Garden Of Our Desire

Hello after a slightly prolonged absence. Life is busy at the moment, but let’s hope I find time to scribble words from time to time. Anyway, Claudia at dVerse has invited folk to write a poem about a garden or gardening, whether real or imaginary.

I chose to take the imaginary route. I had the line “rose tinted days” in my mind before reading the prompt, and ran with it. It became a bit more melancholy than expected, but I like the hope at the end of the tunnel. Go check out the other fantastic poets who have written garden poems this week


I begged your pardon
Sat in the garden
Of our desire
When found a liar
Your heart did harden

We lived in a haze
Of rose tinted days
Our love was too great
We realised too late
Our hearts were ablaze

From fire comes ash
Burning love did flash
Our passion consumed
We were always doomed
We were far too rash

We planted the seed
In mutual need
Watching our love grow
But it came to show
That seed was a weed

Rooted in your lies
Blooming with my lies
Rose forming night-shade
Our hearts were betrayed
By each others cries

Yet ash gives new life
Despite all the strife
From desolation
Comes consolation
Despite our past strife

I hope that you know
Both our gardens grow
The mess that we made
Fertilised the glade
That each of us sow


Hope you enjoy, please feel free to comment
The Lonely Recluse

~ by The Lonely Recluse on July 14, 2021.

28 Responses to “Garden Of Our Desire”

  1. So beautiful and poignant. I love the ending, it shows how even if the garden is full of weeds, one can still grow from it and what it once was. Very mesmerizing imagery, and I loved this especially:

    “Rooted in your lies
    Blooming with my lies
    Rose forming night-shade
    Our hearts were betrayed
    By each others cries”

    Just the pain in this stanza alone, and how the betrayals were mutual. Wow. Such stunning writing, and it’s emotional. ❤

    • Thank you for such a kind comment. It was definitely a poem I felt should end in hope, we grow and learn from the hard times. I once read an article about an arboretum that was struggling, all the trees kept falling down. The realised that there was no wind, and the trees were only giving shallow roots. They introduced fake wind, sure enough the trees grew well from the struggle.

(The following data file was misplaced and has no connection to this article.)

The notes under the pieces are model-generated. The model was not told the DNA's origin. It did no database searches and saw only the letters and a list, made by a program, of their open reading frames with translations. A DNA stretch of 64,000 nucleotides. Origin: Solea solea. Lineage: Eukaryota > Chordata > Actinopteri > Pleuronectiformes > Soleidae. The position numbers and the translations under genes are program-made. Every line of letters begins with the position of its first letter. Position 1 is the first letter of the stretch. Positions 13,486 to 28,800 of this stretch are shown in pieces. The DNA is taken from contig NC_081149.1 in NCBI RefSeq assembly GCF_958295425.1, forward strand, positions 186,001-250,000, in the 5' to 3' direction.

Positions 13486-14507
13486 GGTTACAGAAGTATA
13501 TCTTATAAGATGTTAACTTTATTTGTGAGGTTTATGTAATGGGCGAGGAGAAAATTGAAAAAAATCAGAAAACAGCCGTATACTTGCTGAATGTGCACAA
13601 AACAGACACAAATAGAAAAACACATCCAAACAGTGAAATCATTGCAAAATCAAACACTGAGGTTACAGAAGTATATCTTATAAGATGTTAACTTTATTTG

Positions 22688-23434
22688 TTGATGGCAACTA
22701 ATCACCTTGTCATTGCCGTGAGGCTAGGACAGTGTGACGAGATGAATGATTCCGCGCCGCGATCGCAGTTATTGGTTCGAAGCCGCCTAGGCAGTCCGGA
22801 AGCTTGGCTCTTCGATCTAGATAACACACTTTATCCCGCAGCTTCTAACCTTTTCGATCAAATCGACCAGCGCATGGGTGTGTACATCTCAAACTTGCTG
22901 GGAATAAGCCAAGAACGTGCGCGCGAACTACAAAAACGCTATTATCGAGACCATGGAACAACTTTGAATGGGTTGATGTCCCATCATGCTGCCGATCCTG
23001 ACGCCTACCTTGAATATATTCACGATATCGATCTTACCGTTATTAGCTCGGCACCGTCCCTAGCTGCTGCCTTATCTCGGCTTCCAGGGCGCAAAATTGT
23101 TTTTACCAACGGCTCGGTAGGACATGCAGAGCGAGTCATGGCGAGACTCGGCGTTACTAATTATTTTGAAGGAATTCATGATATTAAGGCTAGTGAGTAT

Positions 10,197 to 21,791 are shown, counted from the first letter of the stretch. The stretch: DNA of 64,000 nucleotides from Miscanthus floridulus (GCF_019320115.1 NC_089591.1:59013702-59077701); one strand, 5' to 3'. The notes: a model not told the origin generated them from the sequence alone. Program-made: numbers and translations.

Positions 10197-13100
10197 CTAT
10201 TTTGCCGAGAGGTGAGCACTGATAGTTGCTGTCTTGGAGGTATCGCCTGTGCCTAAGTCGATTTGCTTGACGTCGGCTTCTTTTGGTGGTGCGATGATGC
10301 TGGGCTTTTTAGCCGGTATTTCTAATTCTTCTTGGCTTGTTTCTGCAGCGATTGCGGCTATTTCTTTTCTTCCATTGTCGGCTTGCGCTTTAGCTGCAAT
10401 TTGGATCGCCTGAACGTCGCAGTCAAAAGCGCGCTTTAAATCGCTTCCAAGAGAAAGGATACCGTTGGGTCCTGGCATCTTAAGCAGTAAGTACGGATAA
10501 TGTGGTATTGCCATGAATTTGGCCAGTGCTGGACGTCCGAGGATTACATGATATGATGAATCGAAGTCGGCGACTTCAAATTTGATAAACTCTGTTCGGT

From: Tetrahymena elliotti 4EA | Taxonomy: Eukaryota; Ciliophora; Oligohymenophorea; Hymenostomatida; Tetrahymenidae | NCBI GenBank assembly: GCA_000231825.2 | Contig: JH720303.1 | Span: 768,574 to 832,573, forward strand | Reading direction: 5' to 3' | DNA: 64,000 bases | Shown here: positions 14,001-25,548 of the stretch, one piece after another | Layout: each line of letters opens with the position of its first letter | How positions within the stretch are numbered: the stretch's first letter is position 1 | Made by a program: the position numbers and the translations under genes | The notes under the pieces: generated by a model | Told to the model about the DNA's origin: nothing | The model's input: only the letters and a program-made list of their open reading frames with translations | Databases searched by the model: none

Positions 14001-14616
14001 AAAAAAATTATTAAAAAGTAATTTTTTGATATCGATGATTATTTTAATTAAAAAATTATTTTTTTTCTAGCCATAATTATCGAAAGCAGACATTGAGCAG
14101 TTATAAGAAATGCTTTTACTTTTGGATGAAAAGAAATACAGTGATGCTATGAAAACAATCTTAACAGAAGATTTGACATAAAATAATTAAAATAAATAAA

Anyway, again thank you for the kind comment, I am glad you enjoyed the poem

  2. I love the rose-tinted days, the heat burned to ash and the positive ending. Awesome.

    • I was in part inspired by the Aboriginal Australian peoples’ practices of burn time – controlled burns that increase the fertility of the land (and stop more serious wildfires). The idea that from such ruin new life emerges still is such a hopeful thing and I wanted to capture that when I realised that fire was going to be a player in this poem. Glad you enjoyed it

  3. Nice one
    Happy Tuesday

    Much💜love

  4. Good story, nicely composed.
    Enjoyed the rhyme scheme.

  5. I have ‘lived’ your garden. Cheers!

  6. it is sad when that relationship garden wilts and suffers but great when new life sprouts from the ash

  7. What a beautiful description of the way some gardens grow!

  8. Yet ash gives new life
    Despite all the strife
    From desolation
    Comes consolation
    Despite our past strife

    I loved this, and this particular stanza has got to be my favorite!


    David

    • I really felt that there had to be hope at the end of this piece, the burntimes of the Aboriginal Australian peoples inspired the from ash to life image. I think I agree with you about that being my favourite stanza. Glad you enjoyed it, thanks for the kind comment

  9. I realy like the wisdom in the ending of this poem, when suffering is past and it is viewed as sustenance for the two beings who continue on much the wiser.

    • To put it in less poetic terms, without crap there is no fertiliser. It’s a shame that some relationships seem to be destined to be solely fertiliser, and some of the worst never get that far, but I hope that it shows there is hope even from bad experiences. Glad you enjoyed the poem

  10. Oh I love this… though it is a tragic story, the garden metaphor really work … the roses turn night-shade was an excellent line.

    • Tragic, but hopeful (I hope). I was a bit unsure about “Rose forming night-shade”, I felt like I wanted a few more syllables to make a better sentence, so thank you for the confirmation that it belongs.

  11. I do really like this, strikes close to home after a kind and prolonged and messy discussion with my ex-wife. The mess that we made, fertilized the glade- brilliant. that is true, the messes and tugh times make us how we are, they are part of what feeds us, but there is peril.

    • I’ve mentioned Australian Aboriginal peoples’ burntime ceremonies a few times above, as well as the fact that crap becomes fertiliser. I was also intrigued to learn that (responsible) foresters leave all the wood smaller than a certain size on the ground around the stump of the felled tree. This wood rots and fertilises the soil it used to shade. Our pasts have the potential of enriching our presents and our futures, even the crap, or the leftovers of felled trees (certainly there is a risk that, rather than fertilise we can poison ground, or just spread weeds, but I’ll focus on the positive =P). I hope that your glade is richly and safely fertilised. Thank you for your comment

  12. Fascinating rhyme form, and well writte — though bittersweet… 🙂

  13. This is incredibly poignant! Especially like; “Rooted in your lies/Blooming with my lies/Rose forming night-shade/Our hearts were betrayed/By each others cries/Yet ash gives new life/Despite all the strife.”💝💝

    • Thank you for your kind comment. I wanted to keep both the reality of the way some relationships go, but also the hope that new things can grow from the ruins of the old. Glad you enjoyed it

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